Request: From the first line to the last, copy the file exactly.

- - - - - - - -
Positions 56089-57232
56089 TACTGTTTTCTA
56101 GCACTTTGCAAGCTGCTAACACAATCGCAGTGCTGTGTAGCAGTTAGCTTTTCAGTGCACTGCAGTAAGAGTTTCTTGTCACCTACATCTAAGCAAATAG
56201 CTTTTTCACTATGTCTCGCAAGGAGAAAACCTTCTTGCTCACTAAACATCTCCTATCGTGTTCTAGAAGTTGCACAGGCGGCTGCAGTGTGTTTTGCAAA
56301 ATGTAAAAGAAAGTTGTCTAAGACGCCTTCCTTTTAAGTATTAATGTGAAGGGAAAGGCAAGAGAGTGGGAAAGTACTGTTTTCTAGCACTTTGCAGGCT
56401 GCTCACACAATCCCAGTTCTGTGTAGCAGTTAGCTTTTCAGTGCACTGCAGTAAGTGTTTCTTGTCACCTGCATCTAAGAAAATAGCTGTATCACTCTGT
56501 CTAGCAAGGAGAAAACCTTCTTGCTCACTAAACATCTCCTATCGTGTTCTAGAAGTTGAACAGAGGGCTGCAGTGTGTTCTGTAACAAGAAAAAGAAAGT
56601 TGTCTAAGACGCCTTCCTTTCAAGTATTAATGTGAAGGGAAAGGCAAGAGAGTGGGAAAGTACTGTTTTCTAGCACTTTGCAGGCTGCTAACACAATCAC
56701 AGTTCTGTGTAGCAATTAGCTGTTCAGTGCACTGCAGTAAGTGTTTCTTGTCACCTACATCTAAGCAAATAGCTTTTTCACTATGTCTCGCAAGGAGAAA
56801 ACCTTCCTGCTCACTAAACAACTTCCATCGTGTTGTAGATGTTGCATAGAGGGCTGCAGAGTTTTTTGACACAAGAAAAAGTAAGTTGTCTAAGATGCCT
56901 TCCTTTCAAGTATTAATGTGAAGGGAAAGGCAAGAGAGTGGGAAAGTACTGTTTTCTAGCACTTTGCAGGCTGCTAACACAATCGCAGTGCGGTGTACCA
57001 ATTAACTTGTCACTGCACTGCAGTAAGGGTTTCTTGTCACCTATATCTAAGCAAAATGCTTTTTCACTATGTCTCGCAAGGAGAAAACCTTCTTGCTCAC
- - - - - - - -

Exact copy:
Positions 56089-57232
56089 TACTGTTTTCTA
56101 GCACTTTGCAAGCTGCTAACACAATCGCAGTGCTGTGTAGCAGTTAGCTTTTCAGTGCACTGCAGTAAGAGTTTCTTGTCACCTACATCTAAGCAAATAG
56201 CTTTTTCACTATGTCTCGCAAGGAGAAAACCTTCTTGCTCACTAAACATCTCCTATCGTGTTCTAGAAGTTGCACAGGCGGCTGCAGTGTGTTTTGCAAA
56301 ATGTAAAAGAAAGTTGTCTAAGACGCCTTCCTTTTAAGTATTAATGTGAAGGGAAAGGCAAGAGAGTGGGAAAGTACTGTTTTCTAGCACTTTGCAGGCT
56401 GCTCACACAATCCCAGTTCTGTGTAGCAGTTAGCTTTTCAGTGCACTGCAGTAAGTGTTTCTTGTCACCTGCATCTAAGAAAATAGCTGTATCACTCTGT
56501 CTAGCAAGGAGAAAACCTTCTTGCTCACTAAACATCTCCTATCGTGTTCTAGAAGTTGAACAGAGGGCTGCAGTGTGTTCTGTAACAAGAAAAAGAAAGT
56601 TGTCTAAGACGCCTTCCTTTCAAGTATTAATGTGAAGGGAAAGGCAAGAGAGTGGGAAAGTACTGTTTTCTAGCACTTTGCAGGCTGCTAACACAATCAC
56701 AGTTCTGTGTAGCAATTAGCTGTTCAGTGCACTGCAGTAAGTGTTTCTTGTCACCTACATCTAAGCAAATAGCTTTTTCACTATGTCTCGCAAGGAGAAA
56801 ACCTTCCTGCTCACTAAACAACTTCCATCGTGTTGTAGATGTTGCATAGAGGGCTGCAGAGTTTTTTGACACAAGAAAAAGTAAGTTGTCTAAGATGCCT
56901 TCCTTTCAAGTATTAATGTGAAGGGAAAGGCAAGAGAGTGGGAAAGTACTGTTTTCTAGCACTTTGCAGGCTGCTAACACAATCGCAGTGCGGTGTACCA
57001 ATTAACTTGTCACTGCACTGCAGTAAGGGTTTCTTGTCACCTATATCTAAGCAAAATGCTTTTTCACTATGTCTCGCAAGGAGAAAACCTTCTTGCTCAC